Exhibition Schedule

Current Exhibition

Forms and Expressions of Prayer – Introduction to Buddhist Art
Also Exhibited: Paintings by Rouault

June 29 (Fri) — September 2 (Sun), 2018
*The museum is closed on Monday except July 16, 2018

Since its introduction to Japan, Buddhism has continued to attract strong faith of the people. People’s earnest prayer resulted in different forms of art, from beautiful Buddhist paintings to elegant Buddhist sculptures. Ranging from mandalas depicting the Esoteric Buddhist world, paintings of the wonderful world of the Western Paradise of Amida Buddha, paintings of Hell where people undergo judgment, to Zen paintings by priests who sought for awakening through ascetic practices—we will display representative Buddhist art pieces of each period to reflect upon the forms of devotion and solemnity. Oil paintings by Georges Rouault will also be on show. We hope that you will enjoy the masterpieces created with piety and devotion.

Current Exhibition

Exhibition Schedule

Karamono and Cha no yu

January 12 (Fri) – March 25 (Sun), 2018

Karamono and Cha no yu

It is at the end of the Nara period that tea was introduced to Japan from China. During the Kamakura and Muromachi periods, the custom of drinking tea became popular, and items from China, called karamono, were valued as tea utensils. During the Momoyama period, as wabicha became popular, kōrai jawan (Korean tea bowls) and wamono (Japanese vessels) also became popular, but even into the Edo period, karamono were prized as tea utensils and ceremonial items by the samurai family. This exhibition will explore the role karamono played as well as its development in the formation of estheticism of the world of cha no yu.

The Beauty of Modern Japan

April 13 (Fri) – June 17 (Sun), 2018

The Beauty of Modern Japan

After experiencing the turbulent period of the Bakumatsu (End of Edo) to Meiji Restoration, Japan entered a new modern era. The newly introduced Western technology and culture brought about changes to the art world as well. Artists who were active then and into the Shōwa period were conscious of the past, and at the same time searched for expressions that would match the contemporary esthetics. This exhibition will feature how artists opened the door to modern age in the areas of painting and arts and crafts. We hope that you will enjoy the great achievements and the masterpieces shining with fresh radiance.

Forms and Expressions of Prayer — Introduction to Buddhist Art

June 29 (Fri) — September 2 (Sun), 2018

Forms and Expressions of Prayer — Introduction to Buddhist Art

Since its introduction to Japan, Buddhism has continued to attract strong faith of the people. People’s earnest prayer resulted in different forms of art, from beautiful Buddhist paintings to elegant Buddhist sculptures. Ranging from mandalas depicting the Esoteric Buddhist world, paintings of the wonderful world of the Western Paradise of Amida Buddha, paintings of Hell where people undergo judgment, to Zen paintings by priests who sought for awakening through ascetic practices—we will display representative Buddhist art pieces of each period to reflect upon the forms of devotion and solemnity. Oil paintings by Georges Rouault will also be on show. We hope that you will enjoy the masterpieces created with piety and devotion.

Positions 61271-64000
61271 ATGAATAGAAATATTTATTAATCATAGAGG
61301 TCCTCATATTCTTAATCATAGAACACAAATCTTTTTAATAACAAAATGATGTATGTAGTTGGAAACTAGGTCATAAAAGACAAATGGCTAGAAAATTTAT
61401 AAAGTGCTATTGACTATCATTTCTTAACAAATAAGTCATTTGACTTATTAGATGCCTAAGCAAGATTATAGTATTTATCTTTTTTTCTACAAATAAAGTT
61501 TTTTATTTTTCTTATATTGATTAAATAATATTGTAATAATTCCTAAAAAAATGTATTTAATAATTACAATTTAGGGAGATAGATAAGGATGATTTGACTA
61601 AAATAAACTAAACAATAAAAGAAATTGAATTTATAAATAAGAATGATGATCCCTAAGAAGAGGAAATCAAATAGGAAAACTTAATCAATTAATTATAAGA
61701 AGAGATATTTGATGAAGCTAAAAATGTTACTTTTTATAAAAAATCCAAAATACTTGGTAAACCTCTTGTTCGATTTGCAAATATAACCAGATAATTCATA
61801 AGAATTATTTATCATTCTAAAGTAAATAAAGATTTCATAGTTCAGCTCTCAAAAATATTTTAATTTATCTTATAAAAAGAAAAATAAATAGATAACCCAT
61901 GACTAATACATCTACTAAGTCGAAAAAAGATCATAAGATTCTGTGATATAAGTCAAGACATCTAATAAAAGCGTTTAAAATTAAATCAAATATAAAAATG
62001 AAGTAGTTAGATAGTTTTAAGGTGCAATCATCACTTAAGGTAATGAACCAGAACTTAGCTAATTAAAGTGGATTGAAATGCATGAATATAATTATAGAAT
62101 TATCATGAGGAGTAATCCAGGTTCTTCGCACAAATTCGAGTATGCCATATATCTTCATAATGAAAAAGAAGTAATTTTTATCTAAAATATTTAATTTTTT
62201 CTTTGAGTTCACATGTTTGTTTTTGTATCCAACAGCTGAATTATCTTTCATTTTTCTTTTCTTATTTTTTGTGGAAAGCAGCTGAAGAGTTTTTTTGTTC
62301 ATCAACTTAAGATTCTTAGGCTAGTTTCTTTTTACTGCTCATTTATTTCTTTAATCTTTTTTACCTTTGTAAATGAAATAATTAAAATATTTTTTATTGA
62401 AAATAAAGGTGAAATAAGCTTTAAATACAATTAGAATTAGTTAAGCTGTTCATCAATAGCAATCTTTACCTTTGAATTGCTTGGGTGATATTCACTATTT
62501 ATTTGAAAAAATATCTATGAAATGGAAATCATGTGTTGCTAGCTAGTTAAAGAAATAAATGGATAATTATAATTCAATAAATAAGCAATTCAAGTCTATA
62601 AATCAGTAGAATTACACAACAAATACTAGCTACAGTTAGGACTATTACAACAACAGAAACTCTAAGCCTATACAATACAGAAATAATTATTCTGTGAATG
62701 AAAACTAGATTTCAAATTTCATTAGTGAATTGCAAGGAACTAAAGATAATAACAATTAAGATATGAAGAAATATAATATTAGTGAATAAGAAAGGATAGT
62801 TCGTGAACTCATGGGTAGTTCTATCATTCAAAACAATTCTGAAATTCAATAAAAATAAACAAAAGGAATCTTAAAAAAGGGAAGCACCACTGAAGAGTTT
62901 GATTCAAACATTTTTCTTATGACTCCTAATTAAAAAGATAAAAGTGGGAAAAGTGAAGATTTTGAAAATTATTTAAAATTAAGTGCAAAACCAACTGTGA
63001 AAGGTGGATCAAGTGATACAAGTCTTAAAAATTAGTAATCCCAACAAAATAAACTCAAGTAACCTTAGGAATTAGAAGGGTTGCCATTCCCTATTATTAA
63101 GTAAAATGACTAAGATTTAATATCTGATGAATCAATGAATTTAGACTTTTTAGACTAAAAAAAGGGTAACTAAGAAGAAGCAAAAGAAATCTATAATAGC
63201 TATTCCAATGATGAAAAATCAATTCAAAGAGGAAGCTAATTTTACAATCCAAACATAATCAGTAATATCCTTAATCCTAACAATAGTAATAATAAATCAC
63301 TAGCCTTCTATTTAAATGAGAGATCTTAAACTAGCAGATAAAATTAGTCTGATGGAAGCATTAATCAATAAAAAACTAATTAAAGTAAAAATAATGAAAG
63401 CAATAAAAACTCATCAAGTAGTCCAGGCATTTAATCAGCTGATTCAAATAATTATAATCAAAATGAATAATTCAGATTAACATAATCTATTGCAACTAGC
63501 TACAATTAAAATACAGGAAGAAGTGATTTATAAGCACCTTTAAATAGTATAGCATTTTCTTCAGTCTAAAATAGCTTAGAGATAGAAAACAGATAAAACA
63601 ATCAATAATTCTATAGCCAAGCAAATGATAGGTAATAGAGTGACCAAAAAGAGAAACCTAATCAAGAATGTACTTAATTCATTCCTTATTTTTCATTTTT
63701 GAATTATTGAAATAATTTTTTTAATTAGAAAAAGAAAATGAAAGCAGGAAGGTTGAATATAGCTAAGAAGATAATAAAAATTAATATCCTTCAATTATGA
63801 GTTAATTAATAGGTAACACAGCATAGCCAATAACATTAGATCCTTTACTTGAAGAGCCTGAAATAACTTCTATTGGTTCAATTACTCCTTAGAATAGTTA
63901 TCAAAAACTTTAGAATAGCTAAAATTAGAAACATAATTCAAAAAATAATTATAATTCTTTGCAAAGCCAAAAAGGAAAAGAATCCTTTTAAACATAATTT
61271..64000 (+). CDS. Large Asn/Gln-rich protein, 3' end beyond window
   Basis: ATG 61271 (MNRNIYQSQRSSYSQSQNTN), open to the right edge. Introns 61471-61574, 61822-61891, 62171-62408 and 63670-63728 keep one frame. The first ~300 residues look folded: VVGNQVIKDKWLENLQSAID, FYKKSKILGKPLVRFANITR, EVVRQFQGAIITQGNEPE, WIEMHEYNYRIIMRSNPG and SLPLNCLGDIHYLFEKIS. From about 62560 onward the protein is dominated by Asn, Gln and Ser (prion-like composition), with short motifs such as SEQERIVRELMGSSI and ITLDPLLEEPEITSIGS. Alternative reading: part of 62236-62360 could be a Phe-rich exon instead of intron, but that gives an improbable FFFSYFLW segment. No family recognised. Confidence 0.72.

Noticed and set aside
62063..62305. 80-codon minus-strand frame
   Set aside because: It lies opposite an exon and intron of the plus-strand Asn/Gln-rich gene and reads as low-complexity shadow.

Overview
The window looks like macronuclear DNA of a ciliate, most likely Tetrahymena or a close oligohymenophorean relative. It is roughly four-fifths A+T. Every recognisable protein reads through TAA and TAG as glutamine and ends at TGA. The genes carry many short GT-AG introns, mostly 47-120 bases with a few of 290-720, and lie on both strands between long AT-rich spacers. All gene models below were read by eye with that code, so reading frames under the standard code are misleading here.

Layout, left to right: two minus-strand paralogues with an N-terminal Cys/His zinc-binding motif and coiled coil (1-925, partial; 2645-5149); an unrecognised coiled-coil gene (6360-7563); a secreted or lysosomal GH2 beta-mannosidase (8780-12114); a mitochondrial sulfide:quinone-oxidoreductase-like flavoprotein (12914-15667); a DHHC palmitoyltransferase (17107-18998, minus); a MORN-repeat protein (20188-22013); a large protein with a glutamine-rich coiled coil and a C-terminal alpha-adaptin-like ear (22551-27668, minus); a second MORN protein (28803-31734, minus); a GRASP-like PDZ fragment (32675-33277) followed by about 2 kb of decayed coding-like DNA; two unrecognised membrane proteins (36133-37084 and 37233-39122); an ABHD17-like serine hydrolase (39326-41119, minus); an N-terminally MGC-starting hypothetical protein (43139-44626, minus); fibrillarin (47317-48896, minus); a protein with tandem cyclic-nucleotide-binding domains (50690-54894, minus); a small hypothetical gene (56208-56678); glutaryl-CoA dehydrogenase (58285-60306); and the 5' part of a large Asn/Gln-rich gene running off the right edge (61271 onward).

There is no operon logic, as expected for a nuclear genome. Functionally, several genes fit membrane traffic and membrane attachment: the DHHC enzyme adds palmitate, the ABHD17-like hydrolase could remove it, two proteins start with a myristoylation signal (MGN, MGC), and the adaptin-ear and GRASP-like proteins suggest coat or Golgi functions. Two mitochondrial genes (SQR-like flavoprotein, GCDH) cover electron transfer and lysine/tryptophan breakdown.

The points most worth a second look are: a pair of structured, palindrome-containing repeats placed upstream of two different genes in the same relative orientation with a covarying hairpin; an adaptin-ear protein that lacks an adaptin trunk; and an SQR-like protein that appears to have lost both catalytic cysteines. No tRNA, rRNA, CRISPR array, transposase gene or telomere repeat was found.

Celadon and White Porcelain

September 7 (Fri) —November 4 (Sun), 2018

Colors of Flowers and Birds Sesshū and Edo Paintings

Kachō, or literally flowers and birds, is one of the most appreciated themes in Japanese art. Flowers that bloom each season are continuously read in poetry, and are established as themes for paintings and designs in arts and crafts. Images of birds that gather around these flowers are also cherished and turned into symbols of happiness and life. This show will feature the appealing kachō designs through works such as the screens of “Birds and Flowers of the Four Seasons” attributed to Sesshū, as well as other birds-and-flowers paintings and arts and crafts.

Celadon and White Porcelain

November 9 (Fri) — December 24 (Mon), 2018

Celadon and White Porcelain

White carries images of purity and integrity, and blue, images of sky and sea. These images and esthetics of white and blue are also reflected in the world of white porcelain and celadon in East Asia. Delicate and subtle differences of the white and blue colors cannot be expressed in a word—sometimes they show warmth of texture, but sometimes give a tense impression. This exhibition will feature the beauty of these ceramics through masterpieces from ancient ceramics of East Asia, as well as from modern and contemporary white porcelain and celadon. Which do you prefer, white or blue?

Raku Tea Bowls and Splendor of Kyoto

January 11 (Fri) — March 24 (Sun), 2019

Raku Tea Bowls and Splendor of Kyoto

Since the Momoyama period when wabi-cha was founded, Japanese vessels came into the mainstream of tea utensils. Among these items, at the top of the list, are Raku ware created in Kyoto. Raku ware was initiated by Chōjirō who was introduced to the world of tea by Sen no Rikyū, and made vessels by hand-forming, bringing out the best texture of the clay. Ever since, its overwhelming presence has continued to attract the tea masters. This exhibition will display Raku family masterpieces from over generations, and other tea ceramics from Kyoto, with paintings and calligraphy demonstrating aristocratic elegance.